You may not find this terribly rewarding unless you're included here, so this is a good time for casual and random browsers to turn back before they get too caught up in the sweep and majesty of the proceedings and can't let go.
Late October in Switzerland, and we'll take a break from our leisure.
An hour and a half over the Grand St-Bernard Pass (through the tunnel), and we're standing in front of the Maison Bondaz (not 'House of Bondage'), a wonderful family-run 6-room chambres d'hôtes fronting directly onto the main pedestrian thoroughfare into the city, rue Saint-Anselme.
We're in the 'Caillou' room (named for the artwork on the wall, left). Squirrel is still disoriented from crossing the Alps.
The house dates from about 1600, but the family has restored it thoroughly, and indeed artistically.
Kristin on our balcony
Our balcony seen from the back gate
The view from the balcony -- renovation and expansion of the Maison Bondaz are soon to begin, once the archaeologists have given the go-ahead.
The view out the back gate (those, in fact, are the archaeologists, come for another assessment)
The breakfast room. The breakfast, with ample choices from a wide range of products of the terroir, is an experience in itself.
An artist's reconstruction of the Roman city of Augusta Praetoria -- our B+B is about where I've put a yellow dot: outside the Praetorian Gate on the Decumanus Maximus or main east-west thoroughfare.
The Rue Saint-Anselme, or Via Sant'Anselmo (French and Italian are both official languages of the Italian region of Valle d'Aosta), as we set off to explore
The region was inhabited from earliest times, and by Celts and Ligurians in the first millennium BC. The Romans defeated the local Salassi people in about 25 BC and established a strategic city and garrison of retired legionnaires here, Augusta Praetoria, to command the main seasonal routes over the Western Alps, the Grand and Little St-Bernard Passes, into Gaul and Burgundian territories.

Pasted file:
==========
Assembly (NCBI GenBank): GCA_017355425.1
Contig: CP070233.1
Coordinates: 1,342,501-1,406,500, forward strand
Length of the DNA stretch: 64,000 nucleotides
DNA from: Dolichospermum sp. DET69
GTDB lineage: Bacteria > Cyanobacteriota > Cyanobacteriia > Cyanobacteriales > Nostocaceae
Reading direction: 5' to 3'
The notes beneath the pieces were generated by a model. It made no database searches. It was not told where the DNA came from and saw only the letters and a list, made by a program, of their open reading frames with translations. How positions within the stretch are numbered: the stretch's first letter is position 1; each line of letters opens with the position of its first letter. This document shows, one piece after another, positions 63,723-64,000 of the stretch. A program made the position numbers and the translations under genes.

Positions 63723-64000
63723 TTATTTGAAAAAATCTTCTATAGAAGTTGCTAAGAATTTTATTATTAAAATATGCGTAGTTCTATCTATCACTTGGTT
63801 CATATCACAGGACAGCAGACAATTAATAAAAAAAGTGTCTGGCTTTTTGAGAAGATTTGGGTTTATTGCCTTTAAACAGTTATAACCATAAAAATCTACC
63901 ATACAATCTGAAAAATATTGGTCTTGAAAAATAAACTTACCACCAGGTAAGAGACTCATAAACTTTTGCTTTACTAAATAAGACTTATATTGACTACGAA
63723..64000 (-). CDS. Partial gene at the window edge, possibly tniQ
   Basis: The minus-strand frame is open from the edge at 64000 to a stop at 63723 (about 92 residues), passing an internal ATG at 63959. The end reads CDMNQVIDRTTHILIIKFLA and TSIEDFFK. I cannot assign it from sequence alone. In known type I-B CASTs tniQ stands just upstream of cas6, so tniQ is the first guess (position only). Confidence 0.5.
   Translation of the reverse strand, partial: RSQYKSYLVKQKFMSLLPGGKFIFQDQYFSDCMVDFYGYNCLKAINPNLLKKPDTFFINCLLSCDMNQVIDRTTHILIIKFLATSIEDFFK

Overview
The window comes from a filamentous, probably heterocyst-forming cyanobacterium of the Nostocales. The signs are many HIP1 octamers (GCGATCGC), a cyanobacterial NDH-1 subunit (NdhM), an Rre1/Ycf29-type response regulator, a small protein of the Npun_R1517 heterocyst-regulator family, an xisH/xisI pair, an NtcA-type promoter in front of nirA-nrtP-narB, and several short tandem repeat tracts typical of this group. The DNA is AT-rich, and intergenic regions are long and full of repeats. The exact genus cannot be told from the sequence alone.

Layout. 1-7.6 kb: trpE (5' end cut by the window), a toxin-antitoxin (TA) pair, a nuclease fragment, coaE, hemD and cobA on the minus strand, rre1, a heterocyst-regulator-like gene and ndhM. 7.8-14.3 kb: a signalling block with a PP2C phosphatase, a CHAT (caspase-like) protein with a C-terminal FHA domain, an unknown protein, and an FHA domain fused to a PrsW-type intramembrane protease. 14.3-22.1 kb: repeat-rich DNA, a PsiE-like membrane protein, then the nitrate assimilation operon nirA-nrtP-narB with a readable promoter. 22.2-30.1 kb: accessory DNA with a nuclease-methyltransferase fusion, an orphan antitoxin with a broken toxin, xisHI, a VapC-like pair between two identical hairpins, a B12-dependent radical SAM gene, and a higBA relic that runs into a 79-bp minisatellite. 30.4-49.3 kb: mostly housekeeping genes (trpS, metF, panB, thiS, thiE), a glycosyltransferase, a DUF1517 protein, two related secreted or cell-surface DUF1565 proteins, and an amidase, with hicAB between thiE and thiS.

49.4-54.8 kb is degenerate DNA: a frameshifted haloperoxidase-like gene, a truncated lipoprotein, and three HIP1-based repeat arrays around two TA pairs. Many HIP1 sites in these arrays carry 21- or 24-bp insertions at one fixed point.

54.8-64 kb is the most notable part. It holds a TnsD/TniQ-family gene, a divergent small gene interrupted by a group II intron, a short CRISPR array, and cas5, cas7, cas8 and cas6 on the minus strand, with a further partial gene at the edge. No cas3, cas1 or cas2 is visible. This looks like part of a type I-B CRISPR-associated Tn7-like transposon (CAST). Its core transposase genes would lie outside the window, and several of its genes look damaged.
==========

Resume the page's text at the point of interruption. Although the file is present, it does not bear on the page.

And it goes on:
This is what remains of the Praetorian Gate, the eastern and main gate into the Roman city, dating from the first century AD.
Views of the Praetorian Gate on a bleak sort of day
A restaurant on the far side; the tourist office is on this side
We proceed along what is now called the Via Porta Praetoria towards the city centre.
A pause to look at a Roman domus or what remains of it
Following the relaxation of Roman administration of the region in the 5th century, the Aosta Valley passed more or less under the control of Visigoths, Ostrogoths, Burgundians, and Franks, then under the brief Byzantine resurgence in the mid-6th century, then under the Longobards or Lombards, and at last under Charlemagne's Franks in the late 8th century.
The main square, the Piazza Chanoux, boasting the city hall, dating from 1835-41, connected to the Hôtel des Etats or Council of State, from about 1730. The piazza itself was laid out by Amadeus VI, the Green Count of Savoy, in 1352.
In the early 11th century, the dynasty of Savoie, in the Alpine regions south of Lake Geneva, was granted the Aosta valley as counts of the empire by Emperor Conrad II in an effort to impose some order on the local strongmen with their proliferating toll-collecting castles throughout the region, many of which can still be visited, like Bard, Cly, and Fenis.
A beautiful piazza, probably better in sunlight. One of the best detailed histories in English of Aosta and the Piedmont region in the Middle Ages can be found in Eugene Cox, The green count of Savoy: Amadeus VI and transalpine Savoy in the fourteenth century (Princeton UP, 1967).
We're hunting all about for the Cathedral -- ah, there it is. The philosopher-saint Archbishop Anselm of Canterbury was born here in Aosta, by the way, in the early 11th century.
The Cathedral of the Assumption of Mary and St John the Baptist
A Christian cathedral had been built on this spot in the late 4th century, but it was replaced in the 11th century, at the instance of a different Bishop Anselm of Aosta, by the present edifice dedicated to the Assumption of Mary and St John the Baptist. These Romanesque clock towers remain, as well as famous frescoes from the 10th century 'Ottonian period' that we didn't get to see.